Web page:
, Volume 111, Issue 1-3, pp 695-713
Date: 22 Feb 2012

An in-depth look into a tropical lowland forest soil: nitrogen-addition effects on the contents of N2O, CO2 and CH4 and N2O isotopic signatures down to 2-m depth

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Abstract

Atmospheric nitrogen (N) deposition is rapidly increasing in tropical regions. We investigated how a decade of experimental N addition (125 kg N ha−1 year−1) to a seasonal lowland forest affected depth distribution and contents of soil nitrous oxide (N2O), carbon dioxide (CO2) and methane (CH4), as well as natural abundance isotopic signatures of N2O, nitrate (NO3 ) and ammonium (NH4 +). In the control plots during dry season, we deduced limited N2O production by denitrification in the topsoil (0.05–0.40 m) as indicated by: ambient N2O concentrations and ambient 15N-N2O signatures, low water-filled pore space (35–60%), and similar 15N signatures of N2O and NO3 . In the subsoil (0.40–2.00 m), we detected evidence of N2O reduction to N2 during upward diffusion, indicating denitrification activity. During wet season, we found that N2O at 0.05–2.00 m was mainly produced by denitrification with substantial further reduction to N2, as indicated by: lighter 15N-N2O than 15N-NO3 throughout the profile, and increasing N2O concentrations with simultaneously decreasing 15N-N2O enrichment with depth. These interpretations were supported by an isotopomer map and by a positive correlation between 18O-N2O and 15N-N2O site preferences. Long-term N addition did not affect dry-season soil N2O-N contents, doubled wet-season soil N2O-N contents, did not affect 15N signatures of NO3 , and reduced wet-season 15N signatures of N2O compared to the control plots. These suggest that the increased NO3 concentrations have stimulated N2O production and decreased N2O-to-N2 reduction. Soil CO2-C contents did not differ between treatments, implying that N addition essentially did not influence soil C cycling. The pronounced seasonality in soil respiration was largely attributable to enhanced topsoil respiration as indicated by a wet-season increase in the topsoil CO2-C contents. The N-addition plots showed reduced dry-season soil CH4-C contents and threshold CH4 concentrations were reached at a shallower depth compared to the control plots, revealing an N-induced stimulation of methanotrophic activity. However, the net soil CH4 uptake rates remained similar between treatments possibly because diffusive CH4 supply from the atmosphere largely limited CH4 oxidation.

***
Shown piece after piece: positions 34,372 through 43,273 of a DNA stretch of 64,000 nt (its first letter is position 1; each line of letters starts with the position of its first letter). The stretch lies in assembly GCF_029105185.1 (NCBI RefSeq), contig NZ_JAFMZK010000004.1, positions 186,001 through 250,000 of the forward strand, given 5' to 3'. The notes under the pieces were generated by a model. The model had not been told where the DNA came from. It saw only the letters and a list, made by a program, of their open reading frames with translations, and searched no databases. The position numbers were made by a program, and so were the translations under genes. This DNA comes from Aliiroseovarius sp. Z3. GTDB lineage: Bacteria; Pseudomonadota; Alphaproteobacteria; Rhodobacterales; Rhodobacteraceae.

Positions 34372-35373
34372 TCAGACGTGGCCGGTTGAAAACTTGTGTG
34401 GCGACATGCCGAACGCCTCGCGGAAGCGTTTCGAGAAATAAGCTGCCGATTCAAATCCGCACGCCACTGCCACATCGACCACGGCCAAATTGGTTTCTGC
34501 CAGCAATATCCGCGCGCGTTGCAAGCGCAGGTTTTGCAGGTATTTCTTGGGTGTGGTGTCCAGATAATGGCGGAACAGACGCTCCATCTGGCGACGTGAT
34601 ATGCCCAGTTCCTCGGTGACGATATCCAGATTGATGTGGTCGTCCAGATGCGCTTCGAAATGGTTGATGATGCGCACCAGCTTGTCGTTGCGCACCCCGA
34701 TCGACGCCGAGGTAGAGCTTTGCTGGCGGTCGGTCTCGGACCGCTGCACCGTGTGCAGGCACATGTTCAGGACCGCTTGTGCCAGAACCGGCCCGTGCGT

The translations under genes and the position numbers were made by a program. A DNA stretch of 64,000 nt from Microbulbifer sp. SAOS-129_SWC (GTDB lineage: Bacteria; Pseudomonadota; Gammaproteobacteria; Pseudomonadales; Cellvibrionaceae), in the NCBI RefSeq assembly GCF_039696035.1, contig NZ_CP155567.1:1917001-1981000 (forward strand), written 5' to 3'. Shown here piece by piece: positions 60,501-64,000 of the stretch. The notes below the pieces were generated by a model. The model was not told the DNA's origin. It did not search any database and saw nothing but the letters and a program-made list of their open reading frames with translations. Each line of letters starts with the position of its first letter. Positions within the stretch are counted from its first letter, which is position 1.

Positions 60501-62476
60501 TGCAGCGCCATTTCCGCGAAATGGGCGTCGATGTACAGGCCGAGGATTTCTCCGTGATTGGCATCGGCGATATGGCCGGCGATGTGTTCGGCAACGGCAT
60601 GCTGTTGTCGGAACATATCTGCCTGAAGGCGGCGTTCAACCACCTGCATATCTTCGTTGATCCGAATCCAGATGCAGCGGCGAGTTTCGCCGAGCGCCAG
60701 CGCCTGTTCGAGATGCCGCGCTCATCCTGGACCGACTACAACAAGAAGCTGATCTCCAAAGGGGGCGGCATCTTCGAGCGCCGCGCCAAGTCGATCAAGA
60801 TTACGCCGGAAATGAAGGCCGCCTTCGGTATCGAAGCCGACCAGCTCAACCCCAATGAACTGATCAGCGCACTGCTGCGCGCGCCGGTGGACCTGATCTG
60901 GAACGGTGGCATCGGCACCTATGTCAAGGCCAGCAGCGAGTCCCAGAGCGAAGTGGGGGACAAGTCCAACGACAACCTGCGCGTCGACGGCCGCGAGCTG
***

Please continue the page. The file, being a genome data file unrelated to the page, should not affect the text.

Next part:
An erratum to this article can be found at http://dx.doi.org/10.1007/s10533-012-9780-6.